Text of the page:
While not technically in Jordan, Jerusalem’s Dome of the Rock is basically just a stone’s throw away from Amman (pun intended). Not only is this shrine capped with a golden dome, covered in vibrant Ottoman-era tilework, and adorned with elegant Arabic calligraphy, it also boasts an impressive resume of sacred claims to fame.
The Nabataeans were a tribe who became filthy rich on the trade of frankincense, myrrh, and spices in the Arabian peninsula around 2,000 years ago. They built Petra as the capital of their flourishing civilization. Hauntingly beautiful stone facades standing one hundred meters tall are amazingly intact and well preserved to this day.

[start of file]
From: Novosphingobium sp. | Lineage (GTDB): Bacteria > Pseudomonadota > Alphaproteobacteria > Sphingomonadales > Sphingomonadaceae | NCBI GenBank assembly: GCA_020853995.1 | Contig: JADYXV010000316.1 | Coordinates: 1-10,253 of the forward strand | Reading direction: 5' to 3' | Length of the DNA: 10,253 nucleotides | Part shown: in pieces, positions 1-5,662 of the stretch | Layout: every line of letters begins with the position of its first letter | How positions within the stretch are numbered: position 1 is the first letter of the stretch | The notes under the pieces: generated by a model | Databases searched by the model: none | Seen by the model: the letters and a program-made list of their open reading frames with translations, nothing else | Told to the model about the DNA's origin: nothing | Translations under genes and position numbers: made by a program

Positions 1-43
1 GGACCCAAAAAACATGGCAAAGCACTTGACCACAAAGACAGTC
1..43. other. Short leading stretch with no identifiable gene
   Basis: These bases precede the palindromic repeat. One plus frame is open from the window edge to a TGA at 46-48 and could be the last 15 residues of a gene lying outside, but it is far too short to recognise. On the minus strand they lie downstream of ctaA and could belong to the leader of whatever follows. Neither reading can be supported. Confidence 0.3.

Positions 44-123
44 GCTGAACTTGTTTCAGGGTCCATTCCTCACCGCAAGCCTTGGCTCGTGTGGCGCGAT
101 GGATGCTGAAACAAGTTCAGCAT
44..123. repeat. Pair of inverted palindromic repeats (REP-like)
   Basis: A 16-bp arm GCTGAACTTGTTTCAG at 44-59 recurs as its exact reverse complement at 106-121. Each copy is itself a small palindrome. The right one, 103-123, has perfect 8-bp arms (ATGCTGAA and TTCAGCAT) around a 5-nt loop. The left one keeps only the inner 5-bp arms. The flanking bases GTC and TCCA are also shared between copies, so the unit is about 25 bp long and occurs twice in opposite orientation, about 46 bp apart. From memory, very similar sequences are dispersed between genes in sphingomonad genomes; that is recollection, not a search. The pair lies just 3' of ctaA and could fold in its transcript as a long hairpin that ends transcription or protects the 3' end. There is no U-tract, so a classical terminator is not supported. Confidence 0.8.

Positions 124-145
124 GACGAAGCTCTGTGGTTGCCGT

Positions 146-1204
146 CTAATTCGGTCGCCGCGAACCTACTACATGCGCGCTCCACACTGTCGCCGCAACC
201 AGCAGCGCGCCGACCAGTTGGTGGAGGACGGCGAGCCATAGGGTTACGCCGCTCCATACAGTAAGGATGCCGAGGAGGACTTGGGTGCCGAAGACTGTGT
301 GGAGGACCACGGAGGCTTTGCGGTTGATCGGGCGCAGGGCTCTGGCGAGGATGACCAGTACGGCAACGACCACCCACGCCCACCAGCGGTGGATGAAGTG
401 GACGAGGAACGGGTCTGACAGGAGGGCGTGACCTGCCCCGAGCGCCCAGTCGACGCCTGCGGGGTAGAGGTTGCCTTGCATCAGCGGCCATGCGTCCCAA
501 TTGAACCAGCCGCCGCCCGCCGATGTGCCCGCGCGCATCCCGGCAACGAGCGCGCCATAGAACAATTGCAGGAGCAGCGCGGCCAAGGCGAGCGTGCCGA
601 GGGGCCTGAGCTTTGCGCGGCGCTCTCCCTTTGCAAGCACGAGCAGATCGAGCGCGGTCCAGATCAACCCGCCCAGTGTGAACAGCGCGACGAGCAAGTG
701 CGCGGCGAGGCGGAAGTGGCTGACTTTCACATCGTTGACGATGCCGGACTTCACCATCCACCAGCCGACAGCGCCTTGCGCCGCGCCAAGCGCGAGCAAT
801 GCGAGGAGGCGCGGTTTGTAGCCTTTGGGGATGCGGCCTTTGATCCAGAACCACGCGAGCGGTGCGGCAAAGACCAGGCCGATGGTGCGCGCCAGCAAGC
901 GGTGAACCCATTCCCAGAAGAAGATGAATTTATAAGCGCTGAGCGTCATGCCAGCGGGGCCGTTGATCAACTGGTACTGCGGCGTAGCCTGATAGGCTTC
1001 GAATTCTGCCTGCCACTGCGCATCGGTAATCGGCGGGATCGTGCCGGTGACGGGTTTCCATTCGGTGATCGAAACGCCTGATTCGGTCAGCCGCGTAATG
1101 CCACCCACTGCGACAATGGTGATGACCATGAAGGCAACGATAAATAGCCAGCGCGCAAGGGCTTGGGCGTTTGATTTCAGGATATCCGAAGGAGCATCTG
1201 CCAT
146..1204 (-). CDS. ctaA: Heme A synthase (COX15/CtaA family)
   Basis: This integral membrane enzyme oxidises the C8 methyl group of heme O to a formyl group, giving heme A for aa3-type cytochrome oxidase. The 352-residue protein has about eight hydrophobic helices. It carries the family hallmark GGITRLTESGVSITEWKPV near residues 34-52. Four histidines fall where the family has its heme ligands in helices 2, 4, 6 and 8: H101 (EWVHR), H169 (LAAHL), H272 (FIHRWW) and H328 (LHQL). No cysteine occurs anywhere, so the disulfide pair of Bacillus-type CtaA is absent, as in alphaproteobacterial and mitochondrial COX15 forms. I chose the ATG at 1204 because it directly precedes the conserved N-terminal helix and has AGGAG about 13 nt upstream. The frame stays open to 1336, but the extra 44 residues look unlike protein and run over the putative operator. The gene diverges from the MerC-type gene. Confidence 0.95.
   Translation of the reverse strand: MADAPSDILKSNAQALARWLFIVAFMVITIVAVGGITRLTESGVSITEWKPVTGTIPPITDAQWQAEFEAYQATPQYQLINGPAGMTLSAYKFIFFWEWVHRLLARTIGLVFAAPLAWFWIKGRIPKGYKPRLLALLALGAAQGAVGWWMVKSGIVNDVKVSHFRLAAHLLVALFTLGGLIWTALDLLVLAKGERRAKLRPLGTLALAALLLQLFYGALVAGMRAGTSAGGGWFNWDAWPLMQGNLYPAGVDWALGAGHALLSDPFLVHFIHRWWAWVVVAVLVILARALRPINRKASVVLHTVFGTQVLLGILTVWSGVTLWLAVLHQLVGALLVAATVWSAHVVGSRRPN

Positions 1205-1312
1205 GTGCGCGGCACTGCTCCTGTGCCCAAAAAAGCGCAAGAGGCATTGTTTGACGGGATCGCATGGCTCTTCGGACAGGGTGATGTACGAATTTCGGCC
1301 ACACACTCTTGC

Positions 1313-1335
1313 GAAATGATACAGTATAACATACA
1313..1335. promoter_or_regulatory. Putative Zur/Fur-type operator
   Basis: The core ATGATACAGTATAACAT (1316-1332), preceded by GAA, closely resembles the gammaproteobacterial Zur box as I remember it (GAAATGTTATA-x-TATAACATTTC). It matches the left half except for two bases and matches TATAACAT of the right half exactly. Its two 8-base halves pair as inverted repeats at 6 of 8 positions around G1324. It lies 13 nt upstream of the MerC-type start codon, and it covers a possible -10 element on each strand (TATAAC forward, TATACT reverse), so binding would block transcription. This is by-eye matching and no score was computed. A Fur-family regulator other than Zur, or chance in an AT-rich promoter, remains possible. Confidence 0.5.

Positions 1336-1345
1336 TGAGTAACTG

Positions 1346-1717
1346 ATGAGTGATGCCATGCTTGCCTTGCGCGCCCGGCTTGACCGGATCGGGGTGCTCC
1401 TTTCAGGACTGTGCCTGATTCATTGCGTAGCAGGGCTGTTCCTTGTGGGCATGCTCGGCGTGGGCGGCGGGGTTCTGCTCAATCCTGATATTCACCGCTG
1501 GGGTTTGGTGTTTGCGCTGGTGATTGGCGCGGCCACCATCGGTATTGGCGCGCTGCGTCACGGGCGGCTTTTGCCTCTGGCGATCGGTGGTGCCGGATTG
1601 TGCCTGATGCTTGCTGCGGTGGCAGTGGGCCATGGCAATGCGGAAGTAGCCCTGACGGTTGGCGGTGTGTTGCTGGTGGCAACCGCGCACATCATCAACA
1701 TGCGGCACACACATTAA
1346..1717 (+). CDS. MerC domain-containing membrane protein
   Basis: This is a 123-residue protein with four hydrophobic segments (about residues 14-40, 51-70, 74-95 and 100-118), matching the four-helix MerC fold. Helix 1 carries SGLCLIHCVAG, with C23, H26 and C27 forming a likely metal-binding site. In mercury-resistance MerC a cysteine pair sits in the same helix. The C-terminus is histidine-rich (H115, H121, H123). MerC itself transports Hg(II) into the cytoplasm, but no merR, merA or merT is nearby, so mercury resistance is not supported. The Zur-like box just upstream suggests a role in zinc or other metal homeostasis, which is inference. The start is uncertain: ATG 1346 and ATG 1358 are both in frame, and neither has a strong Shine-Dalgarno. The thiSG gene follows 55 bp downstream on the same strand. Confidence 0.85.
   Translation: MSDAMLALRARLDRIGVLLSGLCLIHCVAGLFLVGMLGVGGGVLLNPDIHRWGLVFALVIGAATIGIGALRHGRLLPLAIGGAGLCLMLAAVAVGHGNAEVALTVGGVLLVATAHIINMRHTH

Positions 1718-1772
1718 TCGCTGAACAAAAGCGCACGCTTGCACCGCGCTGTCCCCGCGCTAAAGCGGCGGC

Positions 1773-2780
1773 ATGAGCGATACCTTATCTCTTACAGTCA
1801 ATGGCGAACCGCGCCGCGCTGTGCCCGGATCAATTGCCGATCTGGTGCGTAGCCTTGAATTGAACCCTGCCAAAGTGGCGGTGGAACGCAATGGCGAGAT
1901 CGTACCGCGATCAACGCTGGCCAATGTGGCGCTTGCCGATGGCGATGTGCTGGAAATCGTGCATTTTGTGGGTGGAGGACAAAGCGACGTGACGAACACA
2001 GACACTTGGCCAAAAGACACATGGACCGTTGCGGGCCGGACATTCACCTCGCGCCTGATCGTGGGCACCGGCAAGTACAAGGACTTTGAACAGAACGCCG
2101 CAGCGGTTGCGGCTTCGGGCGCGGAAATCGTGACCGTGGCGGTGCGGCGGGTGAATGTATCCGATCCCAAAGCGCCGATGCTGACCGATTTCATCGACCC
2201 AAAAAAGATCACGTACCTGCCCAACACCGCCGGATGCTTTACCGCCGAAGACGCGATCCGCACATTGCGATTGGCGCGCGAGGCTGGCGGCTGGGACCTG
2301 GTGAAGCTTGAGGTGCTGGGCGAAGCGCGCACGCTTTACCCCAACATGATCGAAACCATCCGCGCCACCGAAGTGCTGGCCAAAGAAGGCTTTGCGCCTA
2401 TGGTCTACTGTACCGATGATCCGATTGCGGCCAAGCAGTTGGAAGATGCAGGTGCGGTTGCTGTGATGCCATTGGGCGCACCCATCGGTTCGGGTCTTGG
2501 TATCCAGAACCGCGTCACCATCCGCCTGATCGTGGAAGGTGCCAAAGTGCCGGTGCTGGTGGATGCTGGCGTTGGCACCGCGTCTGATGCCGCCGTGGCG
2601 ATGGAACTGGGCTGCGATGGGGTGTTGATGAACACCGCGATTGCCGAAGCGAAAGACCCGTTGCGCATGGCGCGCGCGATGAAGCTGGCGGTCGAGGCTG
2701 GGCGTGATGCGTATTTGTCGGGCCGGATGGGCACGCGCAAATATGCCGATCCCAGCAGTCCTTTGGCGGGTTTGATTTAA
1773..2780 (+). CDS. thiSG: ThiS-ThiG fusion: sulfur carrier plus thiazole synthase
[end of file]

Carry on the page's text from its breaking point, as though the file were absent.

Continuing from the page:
The best way to describe the Sheikh Zayed mosque would be “the pearl of Aqaba.” There is a lot to love about this picturesque mosque by the Jordanian seaside, but its crown jewel — to continue the analogy — is the impeccable Arabic calligraphy inlaid in its facade. Sadly, Aqaba itself isn’t much to write home about.